There’s a growing number of former government foresters and biologists who have become critics of the province’s policy decisions.

Vince Zelazny

Vince Zelazny is one of a growing number of former government scientists who are speaking out against policy decisions. (Jacques Poitras/CBC)

The former employees of the Department of Natural Resources have been increasingly vocal on issues ranging from wildlife enforcement to pesticide spraying to industrial forestry.

The recently unveiled forestry plan and the Alward government’s 25-year wood-supply agreement with J.D. Irving Ltd. has prompted some of the most detailed criticism.

“It seemed like the time to do it now,” says forester Vince Zelazny, who retired from DNR in 2007 and recently began blogging about his views on forestry.

Zelazny has been working on his doctorate at the University of New Brunswick.

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Gerry Redmond, a retired DNR biologist, has questioned what he considers the lax enforcement of regulations on deer farms and exotic species.

The forestry plan, which will increase harvesting in public forests by more than 20 per cent and reduce conservation areas, is “a clear break from past practice” at DNR, Zelazny says.

“Although the minister says he has the backing of his staff, there seems to be a difference of opinion there. I don't know where he's getting his advice from, and he hasn't really said.”

In a recent blog post, Zelazny asked, “Is this our new reality? Better pinch yourself, and then pinch your MLA and ask them if this is just a strange, shared dream — or a nightmare!”

Dan Murphy, a former director of forest management at DNR, wrote a newspaper opinion piece critiquing the forestry plan.

“I am not against the forest industry having additional timber,” Murphy wrote, “but I am against it when it compromises both the sustainability of forest habitat and timber yield.”

Rod Cumberland

Rod Cumberland, a former Natural Resources deer biologist, said in February he believes people in the Department of Natural Resources are fearful of speaking out about the forest policy because they fear for their job. (CBC)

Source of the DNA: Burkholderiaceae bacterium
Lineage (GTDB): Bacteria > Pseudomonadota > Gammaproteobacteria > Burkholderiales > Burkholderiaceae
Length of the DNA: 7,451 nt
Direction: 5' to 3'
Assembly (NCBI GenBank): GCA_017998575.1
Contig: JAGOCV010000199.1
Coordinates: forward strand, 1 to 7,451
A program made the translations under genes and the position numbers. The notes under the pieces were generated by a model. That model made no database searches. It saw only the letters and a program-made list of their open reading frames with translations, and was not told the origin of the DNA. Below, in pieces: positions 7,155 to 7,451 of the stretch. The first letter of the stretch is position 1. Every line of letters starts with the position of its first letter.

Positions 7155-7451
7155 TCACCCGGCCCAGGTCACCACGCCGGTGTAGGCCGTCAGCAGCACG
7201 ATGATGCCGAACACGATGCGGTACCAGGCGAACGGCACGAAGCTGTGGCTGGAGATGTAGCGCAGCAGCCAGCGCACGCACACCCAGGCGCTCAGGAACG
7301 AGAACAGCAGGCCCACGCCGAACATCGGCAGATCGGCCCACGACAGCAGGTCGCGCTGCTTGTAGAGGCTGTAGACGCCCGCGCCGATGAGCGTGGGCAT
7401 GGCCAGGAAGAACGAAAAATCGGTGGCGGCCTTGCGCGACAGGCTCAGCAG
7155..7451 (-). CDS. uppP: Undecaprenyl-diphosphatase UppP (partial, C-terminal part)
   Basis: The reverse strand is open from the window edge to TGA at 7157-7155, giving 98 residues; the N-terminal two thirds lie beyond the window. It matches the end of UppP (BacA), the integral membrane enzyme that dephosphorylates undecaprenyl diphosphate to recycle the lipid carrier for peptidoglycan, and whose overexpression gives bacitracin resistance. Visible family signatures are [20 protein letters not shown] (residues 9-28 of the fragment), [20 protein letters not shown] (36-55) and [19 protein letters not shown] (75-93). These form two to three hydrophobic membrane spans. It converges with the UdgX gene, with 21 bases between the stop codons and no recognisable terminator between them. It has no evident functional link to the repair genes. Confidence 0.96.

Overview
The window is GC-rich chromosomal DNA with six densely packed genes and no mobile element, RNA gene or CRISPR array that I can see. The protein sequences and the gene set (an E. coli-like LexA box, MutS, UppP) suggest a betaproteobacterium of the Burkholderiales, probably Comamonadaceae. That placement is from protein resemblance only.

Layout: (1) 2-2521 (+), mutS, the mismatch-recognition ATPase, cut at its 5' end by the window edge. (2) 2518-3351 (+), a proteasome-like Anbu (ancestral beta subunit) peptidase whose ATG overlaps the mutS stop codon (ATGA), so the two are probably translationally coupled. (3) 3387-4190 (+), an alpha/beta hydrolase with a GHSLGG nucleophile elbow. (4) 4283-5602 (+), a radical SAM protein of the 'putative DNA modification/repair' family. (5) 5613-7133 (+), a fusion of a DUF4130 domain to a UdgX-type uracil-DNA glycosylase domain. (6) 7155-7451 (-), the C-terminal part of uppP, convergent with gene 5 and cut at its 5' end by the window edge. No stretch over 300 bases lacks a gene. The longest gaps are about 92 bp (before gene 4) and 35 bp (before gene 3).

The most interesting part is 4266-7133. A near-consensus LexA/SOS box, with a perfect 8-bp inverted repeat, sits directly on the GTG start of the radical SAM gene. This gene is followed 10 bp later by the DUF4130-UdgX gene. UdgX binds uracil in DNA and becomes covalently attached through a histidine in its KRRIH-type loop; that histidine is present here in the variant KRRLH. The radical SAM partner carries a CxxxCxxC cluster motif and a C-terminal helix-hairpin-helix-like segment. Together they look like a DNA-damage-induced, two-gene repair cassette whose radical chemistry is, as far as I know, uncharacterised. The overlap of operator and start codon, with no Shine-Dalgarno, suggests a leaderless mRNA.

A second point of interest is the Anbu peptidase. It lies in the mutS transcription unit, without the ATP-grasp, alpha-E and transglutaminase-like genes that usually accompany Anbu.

Earlier this year, Rod Cumberland, a former deer biologist, said the planned herbicide spraying by the provincial government was a threat to wildlife.

And Gerry Redmond, another retired biologist, has questioned what he considers the lax enforcement of regulations on deer farms and exotic species.

“Foresters have their own values,” Zelazny says.

“We really value nature and wildlife, and all those things. But they're just part of a political decision-making process. And so we present it, and if we feel really strongly about it, we move on and, you know, promote our values by other means.”

The Alward government has disputed that government decisions have gone against the advice of department staff with scientific expertise.

During a CBC panel discussion in March, cabinet minister Craig Leonard said the DNR staff who briefed him on the forestry plan believe it is “well within the range of outcomes that we need to focus on.”

Tom Beckley

University of New Brunswick forestry professor Tom Beckley. (CBC)

He called DNR “the driver of these things."

But Tom Beckley, a UNB forestry professor, says it’s part of the culture at the department that staff “self-censor quite a bit.”

Beckley says DNR does not have a research branch that conducts independent scientific work for publication in peer-reviewed academic journals.

That has contributed to the inability of DNR scientists to speak candidly about their work, he says.

“People think of DNR as this monolithic agency, but there's quite a lot of nuance within,” he says. There’s often tension between the wildlife protection branch and the division that deal with the forest industry.

“There is quite a bit of diversity in terms of what the best thing to do is."

Zelazny says he is sympathetic to his former colleagues still at DNR, and to politicians who are trying to find solutions to the province’s economic situation.